What is a Silicone Antifoam?
A silicone antifoam is typically made of hydrophobized silica finely dispersed within silicone fluid. This compound is often stabilized in the form of a water-based emulsion. Silicone antifoams are effective at foam control because of their strength at low concentrations, their chemical inertness, and their ability to rapidly spread over a foam film.
Advantages of Silicone Antifoams
Added before the formation of foam, antifoam agents prevent foaming in many types of industrial processes, including applications ranging from wastewater treatment to chemical manufacture to food processing.
Silicone antifoams are often the most efficient and economical products for controlling foaming issues for several reasons.
- Economical:They tend to be effective at tiny dosage rates, thereby saving on operating costs.
- Long-lasting: Silicone antifoams are a persistent and long-lasting type of foam suppression agent.
- Low reactivity:Silicone antifoams are inert and less apt to react with chemicals that may be present in the process liquid.
- Low surface tension:To facilitate their performance, silicone antifoams are designed to have a lower surface tension than the foaming liquid.
- Versatility:Silicone antifoams are versatile and find utility in many types of applications, such as wastewater treatment, coatings, pulp processing and detergent manufacture.
- Ease of use:Silicone antifoams are available in liquid form across a range of viscosities for ease of application. Powdered products are also available.
- Fast acting:Designed to spread quickly, silicone antifoams provide fast and aggressive foam destruction.
Applications for Silicone Antifoams
Water and Wastewater Treatment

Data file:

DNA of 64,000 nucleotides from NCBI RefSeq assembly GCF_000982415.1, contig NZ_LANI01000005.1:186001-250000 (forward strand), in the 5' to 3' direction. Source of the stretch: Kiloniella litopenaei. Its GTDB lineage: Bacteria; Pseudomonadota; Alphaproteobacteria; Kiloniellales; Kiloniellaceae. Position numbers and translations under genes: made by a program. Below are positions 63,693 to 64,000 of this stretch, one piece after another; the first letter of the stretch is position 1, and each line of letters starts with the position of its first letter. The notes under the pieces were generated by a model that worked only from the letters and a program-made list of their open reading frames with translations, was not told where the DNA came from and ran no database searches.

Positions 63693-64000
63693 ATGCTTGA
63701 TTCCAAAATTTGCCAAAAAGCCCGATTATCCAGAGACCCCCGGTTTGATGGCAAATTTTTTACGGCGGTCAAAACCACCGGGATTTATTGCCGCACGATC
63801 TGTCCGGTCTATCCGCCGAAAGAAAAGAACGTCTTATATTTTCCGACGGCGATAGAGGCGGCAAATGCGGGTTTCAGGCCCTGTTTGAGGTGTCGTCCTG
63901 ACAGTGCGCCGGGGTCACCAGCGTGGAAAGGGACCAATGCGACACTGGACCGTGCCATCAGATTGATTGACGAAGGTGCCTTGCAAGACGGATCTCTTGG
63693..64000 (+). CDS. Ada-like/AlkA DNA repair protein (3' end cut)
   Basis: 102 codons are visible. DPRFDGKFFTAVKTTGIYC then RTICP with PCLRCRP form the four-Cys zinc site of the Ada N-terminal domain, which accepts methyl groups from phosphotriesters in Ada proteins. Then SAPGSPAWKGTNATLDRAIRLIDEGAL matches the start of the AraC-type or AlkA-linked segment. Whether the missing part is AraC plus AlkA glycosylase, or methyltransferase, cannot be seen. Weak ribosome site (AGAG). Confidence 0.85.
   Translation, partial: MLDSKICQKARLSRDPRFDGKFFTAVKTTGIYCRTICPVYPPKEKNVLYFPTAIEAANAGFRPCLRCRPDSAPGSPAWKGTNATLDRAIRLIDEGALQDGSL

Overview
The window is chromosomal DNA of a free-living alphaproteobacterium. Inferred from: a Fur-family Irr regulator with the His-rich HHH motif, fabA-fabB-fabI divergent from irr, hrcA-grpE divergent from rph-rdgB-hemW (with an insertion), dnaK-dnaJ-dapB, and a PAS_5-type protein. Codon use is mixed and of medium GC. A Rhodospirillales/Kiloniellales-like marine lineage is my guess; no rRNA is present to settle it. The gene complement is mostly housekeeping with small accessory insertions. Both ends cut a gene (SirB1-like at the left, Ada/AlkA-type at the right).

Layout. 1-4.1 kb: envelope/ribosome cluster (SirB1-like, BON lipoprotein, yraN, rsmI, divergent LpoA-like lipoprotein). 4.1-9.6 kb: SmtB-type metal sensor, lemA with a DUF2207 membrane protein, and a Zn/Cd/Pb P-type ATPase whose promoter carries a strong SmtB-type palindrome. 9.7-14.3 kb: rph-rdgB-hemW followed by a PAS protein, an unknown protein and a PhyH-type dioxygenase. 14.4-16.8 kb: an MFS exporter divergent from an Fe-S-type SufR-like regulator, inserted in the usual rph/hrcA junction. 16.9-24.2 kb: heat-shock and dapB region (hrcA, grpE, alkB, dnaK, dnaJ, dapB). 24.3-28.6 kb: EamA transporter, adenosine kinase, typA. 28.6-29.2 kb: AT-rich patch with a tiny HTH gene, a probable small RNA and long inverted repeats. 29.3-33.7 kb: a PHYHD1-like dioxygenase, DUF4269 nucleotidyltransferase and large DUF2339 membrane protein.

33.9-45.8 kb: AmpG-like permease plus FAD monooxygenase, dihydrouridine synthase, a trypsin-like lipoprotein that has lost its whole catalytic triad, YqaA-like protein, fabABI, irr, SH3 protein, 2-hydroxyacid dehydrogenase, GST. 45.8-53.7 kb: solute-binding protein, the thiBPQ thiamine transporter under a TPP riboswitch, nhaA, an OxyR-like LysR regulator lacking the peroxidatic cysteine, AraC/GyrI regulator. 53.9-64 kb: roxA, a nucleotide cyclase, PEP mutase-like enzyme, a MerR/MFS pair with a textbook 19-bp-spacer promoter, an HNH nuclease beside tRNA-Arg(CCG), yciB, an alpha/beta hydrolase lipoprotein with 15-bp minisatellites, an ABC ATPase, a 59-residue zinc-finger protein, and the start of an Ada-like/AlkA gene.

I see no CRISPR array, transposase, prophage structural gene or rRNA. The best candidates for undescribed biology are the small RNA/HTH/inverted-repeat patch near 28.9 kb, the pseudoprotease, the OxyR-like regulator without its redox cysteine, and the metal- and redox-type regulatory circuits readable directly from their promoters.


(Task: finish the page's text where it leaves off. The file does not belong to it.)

Silicone antifoams are used in many types of water and wastewater applications including aeration basins, equalization tanks, landfill leachate and evaporative treatment units.
Food Processing and Agriculture
Foam issues can occur within food and agricultural processing due to the presence of organic materials, mixing, chemical reactions, and pressurization. Silicone antifoam agents are used in many types of food processing, including products, fermentations, fruit & vegetable processing, dairy and beverage manufacturing.
Pulp and Paper
Water-based silicone emulsions make up the majority of modern brown stock washing antifoams. They enable foam control, improve drainage, and reduce carry-over to the paper machine.
Cleaning Products and Processes
Antifoams are found in floor polishes, carpet cleaners, detergents, sanitizing products, and other cleaning and janitorial products. Silicone antifoams are also important to efficiently produce these cleaning products and reduce foam during blending, bottling and clean-up.
High-Quality Silicone Antifoams from Applied Material Solutions
Silicone antifoaming agents are an efficient way to control foam in industrial liquid processing. These products help save time and money in water treatment, chemical manufacturing, food processing, and other industries.
Managing conditions that cause air entrainment or foam formation is vital to agribusinesses and food processors. Air entrainment and foam formation can be caused by impurities, cell lysis, gas formation, chemical reactions, agitation or mixing, and high pressure; this can harm the product by creating high levels of organic compounds, proteins, and starches, which generate foam. Applied Material Solutions (AMS) provides products and solutions to prevent foam and air entrainment in food processing and agribusiness facilities. Our products include:
- Polyether-based defoamers
- Non-silicone antifoams
- Water-based defoamers
- Silicone antifoams
- Powdered antifoams